Electronic Medical Record and Health Care Essay examples

Submitted By chrish435
Words: 7321
Pages: 30

, law.
36 Part One Organizations, Management, and the Networked Enterprise
Are Electronic Medical Records a Cure for Health Care?
uring a typical trip to the doctor, you'll often see shelves full of folders and papers devoted to the storage of medical records. Everytime you visit, your records are created or modified, and often duplicate copies are generated throughout the course of a visit to the doctor or a hospital. The majority of medical records are currently paper-based, making these records very difficult to access and share. It has been said that the U.S. health care industry is the world's most ineffi­ cient information enterprise.
{inefficiencies in medical record keeping are one reason why health c costs the highest in the w dl reached $2.8 trillion, representing 18 percent of the
U.S. gross domestic product (GDP). Left unchecked, by 2037, health care costs will rise to 25 percent of GDP and consum,proximately 40 percent oftotal federal spending ce cal recordkeeping account for nearly 13 percent of U.S health care spending, improving medical recordkeep­ ing systems has been targeted as a major...E.;th to cost savings and even higher quality health carEnter electronic medical record (EMR) systems.
An electronic medical record system contains all of a person's vital medical data, including personal information, a full medical history, test results, diag­ noses, treatments, prescription medications, and the effect of those treatments. A physician would be able to immediately and directly access needed informa­ tion from the EMR without having to pore through paper files. If the record holder went to the hospital, the records and results of any tests performed at that point would be immediately available online. Having a complete set of patient information at their finger­ tips would help physicians prevent prescription drug interactions and avoid redundant tests. By analyz­ ing data extracted from electronic patient records, Southeast 'Thxas Medical Associates in Beaumont,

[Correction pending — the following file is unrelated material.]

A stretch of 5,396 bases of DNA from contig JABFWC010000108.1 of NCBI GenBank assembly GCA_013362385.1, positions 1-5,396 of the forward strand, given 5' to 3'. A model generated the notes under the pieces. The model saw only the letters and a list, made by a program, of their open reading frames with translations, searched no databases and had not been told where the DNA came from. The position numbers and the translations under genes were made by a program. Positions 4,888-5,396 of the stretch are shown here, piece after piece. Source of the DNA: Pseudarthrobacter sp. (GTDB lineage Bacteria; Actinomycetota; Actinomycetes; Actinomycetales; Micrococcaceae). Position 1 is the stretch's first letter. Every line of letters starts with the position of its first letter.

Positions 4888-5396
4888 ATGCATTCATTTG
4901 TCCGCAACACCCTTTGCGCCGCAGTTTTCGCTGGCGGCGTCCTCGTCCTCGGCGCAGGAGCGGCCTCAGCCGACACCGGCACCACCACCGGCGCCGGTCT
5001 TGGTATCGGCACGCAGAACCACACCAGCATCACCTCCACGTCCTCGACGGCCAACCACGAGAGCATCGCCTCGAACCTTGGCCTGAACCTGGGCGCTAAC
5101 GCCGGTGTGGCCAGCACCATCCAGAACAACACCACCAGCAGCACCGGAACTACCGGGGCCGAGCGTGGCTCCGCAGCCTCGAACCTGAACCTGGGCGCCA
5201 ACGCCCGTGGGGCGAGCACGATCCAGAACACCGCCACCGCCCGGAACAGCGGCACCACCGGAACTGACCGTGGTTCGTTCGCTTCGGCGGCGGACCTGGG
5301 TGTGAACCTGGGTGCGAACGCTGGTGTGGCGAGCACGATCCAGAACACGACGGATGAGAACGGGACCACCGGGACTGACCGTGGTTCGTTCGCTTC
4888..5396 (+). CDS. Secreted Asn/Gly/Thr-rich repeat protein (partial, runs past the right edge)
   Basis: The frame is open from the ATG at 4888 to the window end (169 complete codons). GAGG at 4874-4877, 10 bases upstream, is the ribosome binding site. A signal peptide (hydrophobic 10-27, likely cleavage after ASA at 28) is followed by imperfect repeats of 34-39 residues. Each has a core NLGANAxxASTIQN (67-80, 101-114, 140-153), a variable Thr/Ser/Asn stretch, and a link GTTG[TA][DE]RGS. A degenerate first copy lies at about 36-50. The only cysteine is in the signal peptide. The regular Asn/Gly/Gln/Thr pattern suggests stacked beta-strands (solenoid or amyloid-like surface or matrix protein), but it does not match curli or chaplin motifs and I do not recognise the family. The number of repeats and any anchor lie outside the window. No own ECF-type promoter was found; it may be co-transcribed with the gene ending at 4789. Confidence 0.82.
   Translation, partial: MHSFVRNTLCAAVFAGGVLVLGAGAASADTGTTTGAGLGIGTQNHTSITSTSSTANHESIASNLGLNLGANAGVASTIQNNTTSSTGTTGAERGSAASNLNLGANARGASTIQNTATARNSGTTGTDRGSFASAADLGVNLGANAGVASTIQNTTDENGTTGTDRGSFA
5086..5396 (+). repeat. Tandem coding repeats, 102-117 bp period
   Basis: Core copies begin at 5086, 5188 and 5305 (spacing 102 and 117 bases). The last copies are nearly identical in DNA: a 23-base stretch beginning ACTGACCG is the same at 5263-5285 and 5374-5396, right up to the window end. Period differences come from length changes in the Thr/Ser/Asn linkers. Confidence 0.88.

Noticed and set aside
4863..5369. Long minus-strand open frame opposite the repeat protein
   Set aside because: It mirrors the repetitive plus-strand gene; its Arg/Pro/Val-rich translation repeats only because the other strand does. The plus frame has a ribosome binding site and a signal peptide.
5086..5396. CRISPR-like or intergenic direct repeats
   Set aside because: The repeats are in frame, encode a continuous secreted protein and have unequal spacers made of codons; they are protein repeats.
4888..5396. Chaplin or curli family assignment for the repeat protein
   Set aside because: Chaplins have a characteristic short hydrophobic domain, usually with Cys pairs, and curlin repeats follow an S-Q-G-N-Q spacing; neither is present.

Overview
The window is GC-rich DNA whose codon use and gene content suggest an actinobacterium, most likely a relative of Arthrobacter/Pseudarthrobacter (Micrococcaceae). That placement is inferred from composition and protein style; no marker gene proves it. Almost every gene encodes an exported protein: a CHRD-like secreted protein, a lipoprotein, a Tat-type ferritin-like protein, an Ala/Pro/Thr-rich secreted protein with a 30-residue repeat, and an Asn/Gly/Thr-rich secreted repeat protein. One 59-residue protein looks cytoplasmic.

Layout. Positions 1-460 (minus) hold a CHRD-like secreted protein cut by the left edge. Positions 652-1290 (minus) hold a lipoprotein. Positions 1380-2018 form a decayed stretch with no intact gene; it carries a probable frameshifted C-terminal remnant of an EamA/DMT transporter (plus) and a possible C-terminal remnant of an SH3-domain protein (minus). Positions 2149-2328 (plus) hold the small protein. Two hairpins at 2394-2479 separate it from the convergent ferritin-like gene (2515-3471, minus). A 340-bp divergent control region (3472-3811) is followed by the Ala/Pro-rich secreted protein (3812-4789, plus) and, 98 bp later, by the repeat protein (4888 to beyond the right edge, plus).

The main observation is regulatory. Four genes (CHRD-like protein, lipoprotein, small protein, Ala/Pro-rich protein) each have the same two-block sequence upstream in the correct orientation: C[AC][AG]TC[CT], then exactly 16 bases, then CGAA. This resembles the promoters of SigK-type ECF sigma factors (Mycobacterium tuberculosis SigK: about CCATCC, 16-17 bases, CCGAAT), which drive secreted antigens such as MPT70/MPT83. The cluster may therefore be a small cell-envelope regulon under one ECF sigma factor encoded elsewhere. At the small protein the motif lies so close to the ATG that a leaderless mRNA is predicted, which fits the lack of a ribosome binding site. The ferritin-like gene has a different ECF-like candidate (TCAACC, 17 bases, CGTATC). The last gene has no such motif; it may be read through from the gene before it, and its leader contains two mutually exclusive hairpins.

'Thxas, improved patient care, reduced complica­ tions, and slashed its hospital readmission rate by 22 percent in 2010.
Many experts believe that electronic records will reduce medical errors and improve care, create less paperwork, and provide quicker service, all of which will lead to dramatic savings in the future, as much as $80 billion per year. The U.S. government's short-term goal is for all health care providers in the United States to have EMR systems in place that meet a set ofbasic functional criteria by the year
2015. Its long-term goal is to have a fully functional nationwide electronic medical recordkeeping network. The consulting firm Accenture estimated that approximately 50 percent of U.S. hospitals are at risk of incurring penalties by 2015 for failing to meet federal requirements.
Evidence of EMR systems in use today suggests that these benefits are legitimate. But the challenges of setting up individual systems, let alone a nation­ wide system, are daunting. Many smaller medic practices are finding it difficult to afford the costs and time commitment to upgrading their record­ keeping systems. In 2011, 71 percent of physicians and 90 percent of hospitals in the United States were stj.ll using paper medical records. Less than 2 percent of U.S. hospitals had electronic medical record sys- · terns that were fully functional.
It's also unlikely that the many · ferent types ofEMR systems being developed and implemented right now will be compatible with one another in
2015 and beyond, jeopardizing the goal of a national system where all health care providers can share information. No nationwide softwa re standards..fur_ _ organizing andeXchanging meeiiZaJtion
.-_Qeen put in place. _!\nd there are many other small-er obstacles that health providers, health IT develop­ ers, and insurance companies will need to overcome for electronic health records to catch on